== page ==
It turns out Shrek was right, but not just about Ogres. People are also like onions. Onions are made up of many layers, semi-translucent and sometimes harder to look into. On the outside we are smooth, whole and unassuming but inside ring upon ring we are complex and deep. People have multiple layers and understanding who that person really is can’t be revealed until you peel back the layers and get to know their inner self. In business, understanding the invisible work behavior layers of the person you hire is essential.
At hfi we look at the layers of our human onion by first looking at behavior. Behavior is the outer layer. Easy to see, behavior can be measured simply by watching someone. But behavior is also easy to change. Indeed our behavior changes from situation to situation. Work behavior is likely to be quite different from how we behave at home. And crucially, how a person behaves in a job interview might be quite different from how they behave once they start the job.
The next layer comprises knowledge and skills. Being deeper in the onion, this layer takes a little more effort to measure. You cannot tell what knowledge someone has just by watching them and watching their work behavior. You need to test them, to ask questions. For example, you can measure someone’s knowledge of finance by asking them to explain the difference between a balance sheet and a P&L account. You can find out how good someone is at Excel by asking them to build you a spreadsheet. It also takes a little more effort for people to change their knowledge and skills. If you don’t know the difference between a balance sheet and a P&L account, you can look it up in a book, and now you are developing some knowledge. But this doesn’t tell you what people are going to do with their knowledge and skills. To find that out you need to dig deeper into the onion. And the deeper you get harder it is to see.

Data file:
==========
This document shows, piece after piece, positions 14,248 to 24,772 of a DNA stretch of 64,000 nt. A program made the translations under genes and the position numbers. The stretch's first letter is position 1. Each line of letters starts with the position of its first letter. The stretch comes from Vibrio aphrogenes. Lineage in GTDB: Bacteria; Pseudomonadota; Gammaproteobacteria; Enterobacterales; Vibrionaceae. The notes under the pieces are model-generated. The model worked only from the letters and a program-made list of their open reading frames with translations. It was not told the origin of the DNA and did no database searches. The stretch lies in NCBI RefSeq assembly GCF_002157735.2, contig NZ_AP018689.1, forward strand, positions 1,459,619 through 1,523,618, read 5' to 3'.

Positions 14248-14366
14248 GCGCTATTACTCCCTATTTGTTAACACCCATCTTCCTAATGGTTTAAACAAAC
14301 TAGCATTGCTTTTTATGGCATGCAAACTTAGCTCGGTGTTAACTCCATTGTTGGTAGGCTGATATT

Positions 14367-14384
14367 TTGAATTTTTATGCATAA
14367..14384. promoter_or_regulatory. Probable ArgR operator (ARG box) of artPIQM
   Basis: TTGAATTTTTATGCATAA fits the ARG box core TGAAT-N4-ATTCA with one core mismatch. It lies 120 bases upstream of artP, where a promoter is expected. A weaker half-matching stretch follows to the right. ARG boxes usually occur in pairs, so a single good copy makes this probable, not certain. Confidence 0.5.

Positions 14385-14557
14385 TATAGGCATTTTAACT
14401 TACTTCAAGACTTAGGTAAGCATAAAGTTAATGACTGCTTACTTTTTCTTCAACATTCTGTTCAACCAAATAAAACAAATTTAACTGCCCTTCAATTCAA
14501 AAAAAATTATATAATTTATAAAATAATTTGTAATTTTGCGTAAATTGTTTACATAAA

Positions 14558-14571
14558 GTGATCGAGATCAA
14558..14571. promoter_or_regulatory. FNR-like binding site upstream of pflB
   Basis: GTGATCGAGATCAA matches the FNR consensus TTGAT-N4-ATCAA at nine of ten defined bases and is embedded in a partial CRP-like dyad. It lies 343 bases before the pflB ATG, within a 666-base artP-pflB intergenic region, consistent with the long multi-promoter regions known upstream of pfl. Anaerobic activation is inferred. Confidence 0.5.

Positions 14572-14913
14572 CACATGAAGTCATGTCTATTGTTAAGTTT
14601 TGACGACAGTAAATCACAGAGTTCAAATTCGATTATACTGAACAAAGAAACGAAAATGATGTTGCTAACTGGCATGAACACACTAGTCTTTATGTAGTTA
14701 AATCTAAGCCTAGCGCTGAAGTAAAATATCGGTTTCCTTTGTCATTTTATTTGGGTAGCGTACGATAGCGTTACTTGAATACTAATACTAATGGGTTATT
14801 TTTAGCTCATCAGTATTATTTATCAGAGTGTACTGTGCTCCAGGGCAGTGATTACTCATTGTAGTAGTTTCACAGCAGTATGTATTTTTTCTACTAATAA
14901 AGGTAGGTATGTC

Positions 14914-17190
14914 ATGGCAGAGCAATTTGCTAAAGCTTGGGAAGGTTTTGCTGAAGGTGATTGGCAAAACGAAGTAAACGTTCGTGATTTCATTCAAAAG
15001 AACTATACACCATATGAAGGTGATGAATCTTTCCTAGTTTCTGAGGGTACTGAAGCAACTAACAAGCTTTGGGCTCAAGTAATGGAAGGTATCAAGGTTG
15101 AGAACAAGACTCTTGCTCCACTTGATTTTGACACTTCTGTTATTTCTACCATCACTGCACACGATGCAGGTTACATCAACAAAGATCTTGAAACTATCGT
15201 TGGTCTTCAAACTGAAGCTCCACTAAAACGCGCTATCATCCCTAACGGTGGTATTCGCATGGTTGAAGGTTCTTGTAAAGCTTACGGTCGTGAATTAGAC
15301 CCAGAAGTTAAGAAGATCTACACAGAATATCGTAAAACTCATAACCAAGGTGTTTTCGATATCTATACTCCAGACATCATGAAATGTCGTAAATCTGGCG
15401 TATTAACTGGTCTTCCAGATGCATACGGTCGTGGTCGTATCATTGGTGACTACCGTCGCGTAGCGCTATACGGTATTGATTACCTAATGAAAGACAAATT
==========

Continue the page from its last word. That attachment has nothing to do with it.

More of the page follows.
The next layer of the onion is values and beliefs. Our values develop slowly over time in response to the experiences that we encounter. Values take months or years to change. And to understand this layer requires considerably more effort. Simply asking someone rarely works. Most of us would find it very hard to articulate our personal values and beliefs. It requires rather clever, indirect questioning to identify and categorize a person’s values and beliefs.
Finally, at the heart of the onion we have personality and ability. Genetics plays a part in establishing these traits. But during adolescence, as our brains are developing, our personalities and our cognitive ability continue to vary considerably. Then, as we reach our twenties our brain development ceases and our personality and intellectual capability essentially set. After that it takes a major traumatic event to have any impact on our core characteristics. Measuring personality and ability is difficult because it is so masked by the other layers. It requires sophisticated psychometric assessment to fully measure an individual’s personality and ability.
Our personalities define what values and beliefs we are willing to accept or adopt. Cognitive ability defines how quickly we can learn new skills and knowledge, and how good we are at applying them to new situations. And all of these things have a huge impact on how we behave. So, whilst measuring how someone is behaving right now is easy, it is a poor predictor of how they are likely to behave in the future. Only by understanding the full onion of a person that we can really get an idea of their work behavior.
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